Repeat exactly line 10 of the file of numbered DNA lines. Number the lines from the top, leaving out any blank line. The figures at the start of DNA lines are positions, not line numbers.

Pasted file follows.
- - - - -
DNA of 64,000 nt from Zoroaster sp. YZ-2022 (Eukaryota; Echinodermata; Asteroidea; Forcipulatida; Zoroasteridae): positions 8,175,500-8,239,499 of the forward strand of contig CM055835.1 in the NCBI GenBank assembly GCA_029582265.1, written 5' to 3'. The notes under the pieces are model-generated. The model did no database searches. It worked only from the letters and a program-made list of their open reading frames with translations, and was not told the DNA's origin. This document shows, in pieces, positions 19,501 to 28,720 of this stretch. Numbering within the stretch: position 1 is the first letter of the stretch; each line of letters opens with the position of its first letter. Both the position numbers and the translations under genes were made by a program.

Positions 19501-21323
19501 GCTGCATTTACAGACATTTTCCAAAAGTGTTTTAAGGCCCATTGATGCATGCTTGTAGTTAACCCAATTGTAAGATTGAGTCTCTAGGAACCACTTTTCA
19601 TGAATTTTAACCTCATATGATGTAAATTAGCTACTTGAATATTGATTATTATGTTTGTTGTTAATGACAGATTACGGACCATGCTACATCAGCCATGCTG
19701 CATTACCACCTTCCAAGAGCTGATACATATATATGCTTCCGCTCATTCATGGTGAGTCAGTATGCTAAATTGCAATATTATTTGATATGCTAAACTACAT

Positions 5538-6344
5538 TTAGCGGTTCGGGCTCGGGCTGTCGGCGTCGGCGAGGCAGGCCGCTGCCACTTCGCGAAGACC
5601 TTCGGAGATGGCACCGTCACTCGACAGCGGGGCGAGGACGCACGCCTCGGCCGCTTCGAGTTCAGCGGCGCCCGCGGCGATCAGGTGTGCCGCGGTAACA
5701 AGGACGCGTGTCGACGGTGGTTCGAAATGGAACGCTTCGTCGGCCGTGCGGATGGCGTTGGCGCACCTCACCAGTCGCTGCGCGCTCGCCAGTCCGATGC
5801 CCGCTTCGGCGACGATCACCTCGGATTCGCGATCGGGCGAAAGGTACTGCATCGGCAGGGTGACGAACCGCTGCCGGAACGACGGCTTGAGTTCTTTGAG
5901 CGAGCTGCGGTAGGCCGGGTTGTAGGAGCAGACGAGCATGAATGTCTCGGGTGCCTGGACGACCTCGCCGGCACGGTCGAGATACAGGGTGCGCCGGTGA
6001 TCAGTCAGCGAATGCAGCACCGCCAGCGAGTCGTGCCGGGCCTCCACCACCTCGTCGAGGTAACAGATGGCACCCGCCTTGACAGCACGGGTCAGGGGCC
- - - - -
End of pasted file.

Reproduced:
5801 CCGCTTCGGCGACGATCACCTCGGATTCGCGATCGGGCGAAAGGTACTGCATCGGCAGGGTGACGAACCGCTGCCGGAACGACGGCTTGAGTTCTTTGAG